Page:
On remand, the 6th Circuit stated that its decision does not bear on the merits of the case but merely addresses who resolves the plaintiff’s challenges to the arbitration agreement. “It’s not even about whether the parties have to arbitrate the merits. Instead, it’s about who should decide whether the parties have to arbitrate the merits,” the appellate court wrote. Focusing on the delegation clause—which states that the parties agreed that an arbitrator, and not the court, would decide “gateway arbitrability issues”—the appellate court held that “[o]nly a specific challenge to a delegation clause brings arbitrability issues back within the court's province,” which was a challenge that the plaintiff failed to make.
On March 4, the Virginia attorney general announced a settlement with an open-end credit plan lender, resolving allegations that the company violated Virginia consumer finance laws by (i) imposing a $100 origination fee on loans during a statutorily-mandated finance charge-free grace period; (ii) “[e]ngaging in a pattern of repeat transactions and ‘rollover’ loans with thousands of consumers who were required to close accounts that they paid down to a $0 balance,” but were then allowed to open new accounts for which new fees were charged on a monthly basis; and (iii) charging interest on accounts at an annual rate of 273.75 percent, far exceeding the 36 percent limit that open-end credit lenders are allowed to charge. Under the terms of the settlement, the company is permanently enjoined from further violating Virginia’s consumer finance laws, and is required to pay $850,000 in restitution and $150,00 in attorneys’ fees and settlement costs. The company must also provide more than $10 million in debt forbearance on “accounts that remain unpaid and that were not converted to a separate loan program in October 2018.”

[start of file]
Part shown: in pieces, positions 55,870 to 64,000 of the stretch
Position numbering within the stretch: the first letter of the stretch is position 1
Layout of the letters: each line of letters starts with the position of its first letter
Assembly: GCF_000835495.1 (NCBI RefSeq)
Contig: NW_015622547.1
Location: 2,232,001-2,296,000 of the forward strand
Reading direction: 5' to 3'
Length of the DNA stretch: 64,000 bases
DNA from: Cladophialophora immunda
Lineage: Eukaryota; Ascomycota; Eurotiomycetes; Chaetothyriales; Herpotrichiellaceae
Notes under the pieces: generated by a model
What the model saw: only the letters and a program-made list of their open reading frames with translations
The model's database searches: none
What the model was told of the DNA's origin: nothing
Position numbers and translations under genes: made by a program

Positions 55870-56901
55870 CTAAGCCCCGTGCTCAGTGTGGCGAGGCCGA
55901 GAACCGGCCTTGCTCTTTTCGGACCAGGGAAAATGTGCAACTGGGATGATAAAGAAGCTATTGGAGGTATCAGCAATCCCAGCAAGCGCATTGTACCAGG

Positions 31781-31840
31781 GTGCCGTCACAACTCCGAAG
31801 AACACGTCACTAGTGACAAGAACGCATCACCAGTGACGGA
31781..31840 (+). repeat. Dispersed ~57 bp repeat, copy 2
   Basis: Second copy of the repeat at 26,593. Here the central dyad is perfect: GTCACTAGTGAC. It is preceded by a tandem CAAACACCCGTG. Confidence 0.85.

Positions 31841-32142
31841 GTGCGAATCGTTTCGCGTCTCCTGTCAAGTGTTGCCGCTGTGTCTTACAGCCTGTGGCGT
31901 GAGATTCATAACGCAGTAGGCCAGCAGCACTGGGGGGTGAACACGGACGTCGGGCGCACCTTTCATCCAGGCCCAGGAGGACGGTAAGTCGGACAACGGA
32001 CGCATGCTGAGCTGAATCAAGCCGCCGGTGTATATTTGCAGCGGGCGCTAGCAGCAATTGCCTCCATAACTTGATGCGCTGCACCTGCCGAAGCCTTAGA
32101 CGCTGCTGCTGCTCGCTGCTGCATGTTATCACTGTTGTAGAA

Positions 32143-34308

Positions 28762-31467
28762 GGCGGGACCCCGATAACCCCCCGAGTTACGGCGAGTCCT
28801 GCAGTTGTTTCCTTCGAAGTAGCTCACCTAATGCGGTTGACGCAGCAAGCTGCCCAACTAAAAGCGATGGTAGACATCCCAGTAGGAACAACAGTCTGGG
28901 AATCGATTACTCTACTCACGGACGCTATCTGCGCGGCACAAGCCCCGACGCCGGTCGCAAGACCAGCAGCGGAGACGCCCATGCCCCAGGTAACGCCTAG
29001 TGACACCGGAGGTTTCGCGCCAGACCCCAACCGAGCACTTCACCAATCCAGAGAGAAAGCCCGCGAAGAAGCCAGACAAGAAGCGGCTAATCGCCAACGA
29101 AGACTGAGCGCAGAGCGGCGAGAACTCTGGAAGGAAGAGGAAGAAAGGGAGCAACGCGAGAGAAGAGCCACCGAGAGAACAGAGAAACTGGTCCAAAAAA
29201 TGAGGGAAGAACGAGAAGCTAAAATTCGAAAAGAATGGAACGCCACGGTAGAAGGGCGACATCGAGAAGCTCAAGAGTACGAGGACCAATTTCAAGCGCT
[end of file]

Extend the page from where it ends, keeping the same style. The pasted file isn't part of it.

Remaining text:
On February 22, the CFPB and state attorneys general from Massachusetts, New York, and Virginia filed a complaint against a group of defendants that provide immigration bond products or services for non-English speaking U.S. Immigration and Customs Enforcement (ICE) detainees. The Bureau alleges that the defendants engaged in deceptive and abusive acts and practices in violation of the CFPA, while the states bring related claims that the defendants violated their respective consumer-protection laws, by, among other things, (i) representing that they paid the detainees’ bonds and that monthly payments go towards repaying the defendants for doing so (the Bureau and states allege that the monthly payments are actually “rental fees for a GPS device that do not go to repaying consumers’ bonds”); (ii) making false threats that detainees will be re-arrested, detained, or deported if they do not make the monthly payments or remove the defendants’ GPS devices, many of which, the complaint claims, do not actually work; (iii) threatening to send detainees’ accounts to collection, representing that failing to make payments could harm their credit, or threatening to sue detainees or their families for non-payment; (iv) representing that collateral payments would be refunded once the detainees’ proceedings were resolved but in many cases failing to do so; (v) presenting detainees, most of whom cannot read or understand English, with a series of English-only contracts requiring the payment of large upfront fees plus $420 per month to “lease” GPS-tracking ankle monitors until their cases are resolved; (vi) creating the illusion that defendants are affiliated with ICE, even though they have no affiliation with authorities; and (vii) offering financial rewards to employees who sign up new customers and collect payments. The Bureau is seeking an injunction, as well as damages, redress, disgorgement, and civil money penalties.